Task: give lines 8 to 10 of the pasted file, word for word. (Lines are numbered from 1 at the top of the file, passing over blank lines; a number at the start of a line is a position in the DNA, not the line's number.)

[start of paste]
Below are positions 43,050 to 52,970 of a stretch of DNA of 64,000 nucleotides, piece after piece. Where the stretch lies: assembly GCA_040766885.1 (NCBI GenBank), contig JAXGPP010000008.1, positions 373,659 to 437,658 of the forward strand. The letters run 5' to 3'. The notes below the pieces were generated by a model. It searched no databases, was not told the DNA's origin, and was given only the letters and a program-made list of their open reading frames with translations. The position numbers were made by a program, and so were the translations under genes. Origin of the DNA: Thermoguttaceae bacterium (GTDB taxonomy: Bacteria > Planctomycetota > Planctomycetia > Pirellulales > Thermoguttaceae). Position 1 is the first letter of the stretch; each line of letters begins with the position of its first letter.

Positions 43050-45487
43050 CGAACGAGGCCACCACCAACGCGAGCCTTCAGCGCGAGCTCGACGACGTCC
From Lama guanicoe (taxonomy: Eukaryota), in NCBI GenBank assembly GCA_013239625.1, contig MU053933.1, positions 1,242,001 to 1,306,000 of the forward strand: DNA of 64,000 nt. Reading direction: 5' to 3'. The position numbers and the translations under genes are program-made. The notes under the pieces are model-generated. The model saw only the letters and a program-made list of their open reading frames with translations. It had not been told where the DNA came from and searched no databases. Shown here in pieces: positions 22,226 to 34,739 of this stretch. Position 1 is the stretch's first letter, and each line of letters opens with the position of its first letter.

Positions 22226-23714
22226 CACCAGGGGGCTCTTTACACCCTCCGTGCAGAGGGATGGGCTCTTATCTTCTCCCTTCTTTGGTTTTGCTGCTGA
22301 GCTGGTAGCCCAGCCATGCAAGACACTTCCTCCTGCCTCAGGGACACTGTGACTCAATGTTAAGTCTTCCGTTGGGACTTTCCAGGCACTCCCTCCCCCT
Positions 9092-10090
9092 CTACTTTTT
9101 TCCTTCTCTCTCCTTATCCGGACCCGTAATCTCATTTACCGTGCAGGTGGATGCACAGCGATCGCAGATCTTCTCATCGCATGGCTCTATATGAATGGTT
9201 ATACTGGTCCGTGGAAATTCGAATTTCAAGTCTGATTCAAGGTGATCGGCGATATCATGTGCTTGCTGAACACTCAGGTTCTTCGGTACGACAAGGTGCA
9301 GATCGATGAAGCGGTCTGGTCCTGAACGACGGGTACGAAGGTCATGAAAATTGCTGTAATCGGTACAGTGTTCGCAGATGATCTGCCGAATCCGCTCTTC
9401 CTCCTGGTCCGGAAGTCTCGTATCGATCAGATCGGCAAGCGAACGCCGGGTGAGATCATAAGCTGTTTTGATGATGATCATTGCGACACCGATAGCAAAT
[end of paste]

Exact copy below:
Positions 9092-10090
9092 CTACTTTTT
9101 TCCTTCTCTCTCCTTATCCGGACCCGTAATCTCATTTACCGTGCAGGTGGATGCACAGCGATCGCAGATCTTCTCATCGCATGGCTCTATATGAATGGTT